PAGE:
Medical Device Companies' Concerns About Social Media Remain Justified

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Consumers increasingly rely on the Internet and social media outlets such as Facebook, Twitter and Wikipedia for health information. In 2009 alone, more than 80 million consumers, about 35 percent of all U.S. adults, used social media for health and medical purposes. And a whopping 8 in 10 Internet users, or 61 percent of U.S. adults, have researched online for health and medical information. Despite consumers' growing dependence on this medium for health information, the Food and Drug Administration (FDA) has not yet issued definitive regulations or guidelines addressing drug and device manufacturers' use of social media to market their products. For this reason, medical device companies understandably have been reluctant to use social media to provide even the most basic information about FDA-regulated products for fear of criminal investigations, government fines and civil lawsuits.

The industry's reluctance appears to be well founded as demonstrated by the FDA's most recent enforcement action concerning promotional materials. On August 4, 2010, the FDA's marketing regulatory arm, the Division of Drug Marketing, Advertising, and Communications (DDMAC), posted to the FDA website a notice of violation letter ("untitled letter") to a major pharmaceutical company. The letter accuses the company of using the popular social networking site, Facebook, to improperly promote its leukemia drug. According to the letter, the company's U.S. website contains a "Facebook Share" widget that allows Facebook users to share company generated information with other Facebook users (i.e., "shared content").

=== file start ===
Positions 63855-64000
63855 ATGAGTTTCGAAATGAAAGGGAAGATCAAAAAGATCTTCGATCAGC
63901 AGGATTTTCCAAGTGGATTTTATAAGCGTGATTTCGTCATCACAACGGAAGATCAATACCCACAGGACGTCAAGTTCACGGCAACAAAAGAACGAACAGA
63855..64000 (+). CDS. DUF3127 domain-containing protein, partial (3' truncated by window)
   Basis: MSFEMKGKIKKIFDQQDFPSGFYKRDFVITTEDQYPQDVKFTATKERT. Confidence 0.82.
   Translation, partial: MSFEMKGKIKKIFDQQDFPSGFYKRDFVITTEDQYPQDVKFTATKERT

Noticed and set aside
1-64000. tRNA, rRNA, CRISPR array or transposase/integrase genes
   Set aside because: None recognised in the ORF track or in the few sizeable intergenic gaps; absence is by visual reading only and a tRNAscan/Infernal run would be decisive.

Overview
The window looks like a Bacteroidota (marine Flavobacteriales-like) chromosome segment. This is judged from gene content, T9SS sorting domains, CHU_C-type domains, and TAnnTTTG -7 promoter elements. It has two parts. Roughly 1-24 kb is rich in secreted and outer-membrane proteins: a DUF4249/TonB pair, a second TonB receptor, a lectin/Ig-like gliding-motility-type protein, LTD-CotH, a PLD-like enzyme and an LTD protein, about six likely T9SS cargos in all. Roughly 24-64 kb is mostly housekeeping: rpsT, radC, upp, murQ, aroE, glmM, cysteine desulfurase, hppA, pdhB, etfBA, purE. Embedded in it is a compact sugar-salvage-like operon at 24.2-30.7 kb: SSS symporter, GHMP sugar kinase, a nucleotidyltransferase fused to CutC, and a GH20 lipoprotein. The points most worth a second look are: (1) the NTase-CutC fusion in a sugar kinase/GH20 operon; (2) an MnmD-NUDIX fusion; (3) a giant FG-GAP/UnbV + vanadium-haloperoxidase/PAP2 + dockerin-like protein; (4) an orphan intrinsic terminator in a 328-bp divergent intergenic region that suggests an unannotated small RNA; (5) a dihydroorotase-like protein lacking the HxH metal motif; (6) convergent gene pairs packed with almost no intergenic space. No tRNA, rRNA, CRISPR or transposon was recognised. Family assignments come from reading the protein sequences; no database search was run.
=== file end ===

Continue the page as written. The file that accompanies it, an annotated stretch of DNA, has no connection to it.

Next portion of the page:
The "Facebook Share" widget is a clickable button placed by the company on the webpage for the leukemia drug. Visitors are able to share the webpage by clicking the button, which generates shared content - a link and brief description of the webpage for the drug - to be shared with the Facebook user's friends. For example, shared content from a "Facebook Share" widget from one of the consumer WebPages for the drug makes a claim that it is a "next-generation treatment for Ph+ Chronic Myeloid Leukemia in adult patients in chronic or accelerated phase who are resistant to Gleevec."

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DISCLAIMER: Because of the generality of this update, the information provided herein may not be applicable in all situations and should not be acted upon without specific legal advice based on particular situations.

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